The hidden sides of ‘dynamic pricing’ for airline tickets | LSE Business Review

A standard definition of dynamic pricing in airline markets typically focuses on how fares evolve over the booking period that precedes a flight’s take-off. Our research shows that such a definition is lacking because it fails to connect fare changes to some guiding principles of revenue management, defined as the combined methods used by carriers to set their fares. Once such a connection is made, we can highlight counter-intuitive instances of dynamic pricing where, on the one hand, the fare of the seat on sale, the one prospective buyers observe, does not change, or, on the other, the fare change does not correspond to a form of dynamic pricing.

The evidence in our work was obtained by tracking more than 37,000 flights operated by easyJet over the May 2014 – June 2015 period. For each flight, we retrieved fares at regular intervals starting 18 weeks before its departure. Figure 1 focuses on fare changes, both increases and decreases, for the first seat on sale, whose price is the one shown after a query on the carrier’s website. The Figure reports the aggregate proportion of observed fare changes; notably, price dynamism is more intense during the last eight booking weeks, with similar shares in terms of increases and decreases; however, the former become more prevalent in the last three weeks. Our novel approach to study fare dynamics reveals that tracking the fare of the seat on sale, which is what the literature has so far done, largely misrepresents the degree of dynamic pricing generated by the revenue managers’ activity. To understand why, we need to metaphorically ‘lift the bonnet’ and look inside the carrier’s revenue management engine.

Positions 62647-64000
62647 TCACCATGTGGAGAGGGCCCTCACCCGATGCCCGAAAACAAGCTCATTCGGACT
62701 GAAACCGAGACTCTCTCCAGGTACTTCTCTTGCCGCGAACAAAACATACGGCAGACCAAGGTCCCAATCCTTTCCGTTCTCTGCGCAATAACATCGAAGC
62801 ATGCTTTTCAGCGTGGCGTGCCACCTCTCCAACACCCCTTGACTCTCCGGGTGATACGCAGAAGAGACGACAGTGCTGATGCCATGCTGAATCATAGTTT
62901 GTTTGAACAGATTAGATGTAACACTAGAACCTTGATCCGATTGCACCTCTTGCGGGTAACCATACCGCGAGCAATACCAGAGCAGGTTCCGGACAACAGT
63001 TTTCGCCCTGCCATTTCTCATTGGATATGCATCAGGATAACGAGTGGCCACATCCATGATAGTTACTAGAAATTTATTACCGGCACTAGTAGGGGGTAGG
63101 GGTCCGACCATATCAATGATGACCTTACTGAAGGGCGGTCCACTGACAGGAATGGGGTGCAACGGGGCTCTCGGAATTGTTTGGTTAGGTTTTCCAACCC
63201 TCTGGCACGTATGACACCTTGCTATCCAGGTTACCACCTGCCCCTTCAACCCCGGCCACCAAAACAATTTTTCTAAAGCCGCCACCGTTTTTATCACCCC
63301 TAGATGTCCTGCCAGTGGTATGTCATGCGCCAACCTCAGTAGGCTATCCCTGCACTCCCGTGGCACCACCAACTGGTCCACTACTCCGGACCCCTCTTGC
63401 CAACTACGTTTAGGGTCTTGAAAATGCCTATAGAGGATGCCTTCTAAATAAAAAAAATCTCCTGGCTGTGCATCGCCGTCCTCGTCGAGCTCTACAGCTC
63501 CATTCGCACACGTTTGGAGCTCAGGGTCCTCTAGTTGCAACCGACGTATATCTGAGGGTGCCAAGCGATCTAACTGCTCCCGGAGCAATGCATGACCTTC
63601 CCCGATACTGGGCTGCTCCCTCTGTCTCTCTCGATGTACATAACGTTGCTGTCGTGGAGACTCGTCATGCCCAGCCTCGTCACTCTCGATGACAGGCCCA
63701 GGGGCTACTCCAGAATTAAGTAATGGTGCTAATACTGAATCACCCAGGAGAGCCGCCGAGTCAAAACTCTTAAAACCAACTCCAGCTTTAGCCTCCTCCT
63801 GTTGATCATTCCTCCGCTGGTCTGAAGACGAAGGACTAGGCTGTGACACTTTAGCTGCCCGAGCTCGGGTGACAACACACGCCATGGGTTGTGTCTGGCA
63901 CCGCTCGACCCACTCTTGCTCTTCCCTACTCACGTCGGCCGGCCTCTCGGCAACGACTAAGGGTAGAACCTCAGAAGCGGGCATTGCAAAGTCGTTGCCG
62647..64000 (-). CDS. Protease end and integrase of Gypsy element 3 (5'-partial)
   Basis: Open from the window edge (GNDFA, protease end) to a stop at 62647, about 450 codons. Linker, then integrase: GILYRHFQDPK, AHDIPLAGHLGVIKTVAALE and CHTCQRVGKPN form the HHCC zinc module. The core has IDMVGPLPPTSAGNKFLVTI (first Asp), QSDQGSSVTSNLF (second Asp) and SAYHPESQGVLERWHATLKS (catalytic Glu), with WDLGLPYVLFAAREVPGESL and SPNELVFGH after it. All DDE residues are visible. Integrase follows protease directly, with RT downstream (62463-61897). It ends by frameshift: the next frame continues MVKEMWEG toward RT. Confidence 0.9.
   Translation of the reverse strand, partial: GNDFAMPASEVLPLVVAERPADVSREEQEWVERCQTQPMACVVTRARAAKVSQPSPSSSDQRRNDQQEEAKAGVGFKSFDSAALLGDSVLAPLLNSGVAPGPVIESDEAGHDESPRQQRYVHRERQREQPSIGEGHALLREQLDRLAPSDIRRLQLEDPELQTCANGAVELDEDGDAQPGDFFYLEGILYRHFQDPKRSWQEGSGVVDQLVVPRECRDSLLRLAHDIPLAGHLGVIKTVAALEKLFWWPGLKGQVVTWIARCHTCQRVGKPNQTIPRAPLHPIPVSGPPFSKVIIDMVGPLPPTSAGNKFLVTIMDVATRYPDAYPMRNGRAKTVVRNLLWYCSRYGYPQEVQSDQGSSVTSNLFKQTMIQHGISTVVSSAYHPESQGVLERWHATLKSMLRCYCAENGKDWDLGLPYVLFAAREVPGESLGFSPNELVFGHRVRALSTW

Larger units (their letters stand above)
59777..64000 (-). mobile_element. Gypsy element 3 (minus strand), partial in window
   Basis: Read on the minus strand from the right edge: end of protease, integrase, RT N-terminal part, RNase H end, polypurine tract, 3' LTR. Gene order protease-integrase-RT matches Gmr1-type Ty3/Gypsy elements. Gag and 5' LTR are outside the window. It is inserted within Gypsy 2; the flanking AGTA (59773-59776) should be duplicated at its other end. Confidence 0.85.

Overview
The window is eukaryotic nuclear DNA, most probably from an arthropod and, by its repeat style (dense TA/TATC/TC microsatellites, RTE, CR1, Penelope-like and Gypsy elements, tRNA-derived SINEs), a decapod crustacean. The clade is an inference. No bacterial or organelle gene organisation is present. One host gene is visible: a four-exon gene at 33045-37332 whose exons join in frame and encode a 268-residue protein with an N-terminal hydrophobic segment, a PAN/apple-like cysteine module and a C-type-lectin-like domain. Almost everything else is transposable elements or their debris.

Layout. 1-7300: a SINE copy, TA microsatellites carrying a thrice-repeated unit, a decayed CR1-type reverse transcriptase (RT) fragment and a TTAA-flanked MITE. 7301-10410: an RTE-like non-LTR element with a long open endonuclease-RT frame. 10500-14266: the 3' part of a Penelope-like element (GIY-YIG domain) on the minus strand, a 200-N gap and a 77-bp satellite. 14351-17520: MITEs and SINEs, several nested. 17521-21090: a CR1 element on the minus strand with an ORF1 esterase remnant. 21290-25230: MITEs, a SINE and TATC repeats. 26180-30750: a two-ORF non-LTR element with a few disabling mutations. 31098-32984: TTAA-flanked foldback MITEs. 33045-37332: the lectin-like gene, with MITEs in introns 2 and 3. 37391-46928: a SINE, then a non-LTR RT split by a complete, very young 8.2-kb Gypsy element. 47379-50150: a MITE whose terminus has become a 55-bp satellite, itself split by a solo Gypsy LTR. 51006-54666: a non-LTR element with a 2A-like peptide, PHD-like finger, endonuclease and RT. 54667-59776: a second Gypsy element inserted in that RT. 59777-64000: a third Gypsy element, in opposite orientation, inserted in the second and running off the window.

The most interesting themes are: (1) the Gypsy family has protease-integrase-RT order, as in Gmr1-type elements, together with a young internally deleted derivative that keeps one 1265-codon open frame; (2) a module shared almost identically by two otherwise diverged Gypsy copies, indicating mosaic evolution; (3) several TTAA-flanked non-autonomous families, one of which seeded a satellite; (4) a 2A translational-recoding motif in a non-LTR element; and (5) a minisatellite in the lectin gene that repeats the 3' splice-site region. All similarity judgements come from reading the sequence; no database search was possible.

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LSE Business Review – The hidden sides of ‘dynamic pricing’ for airline tickets.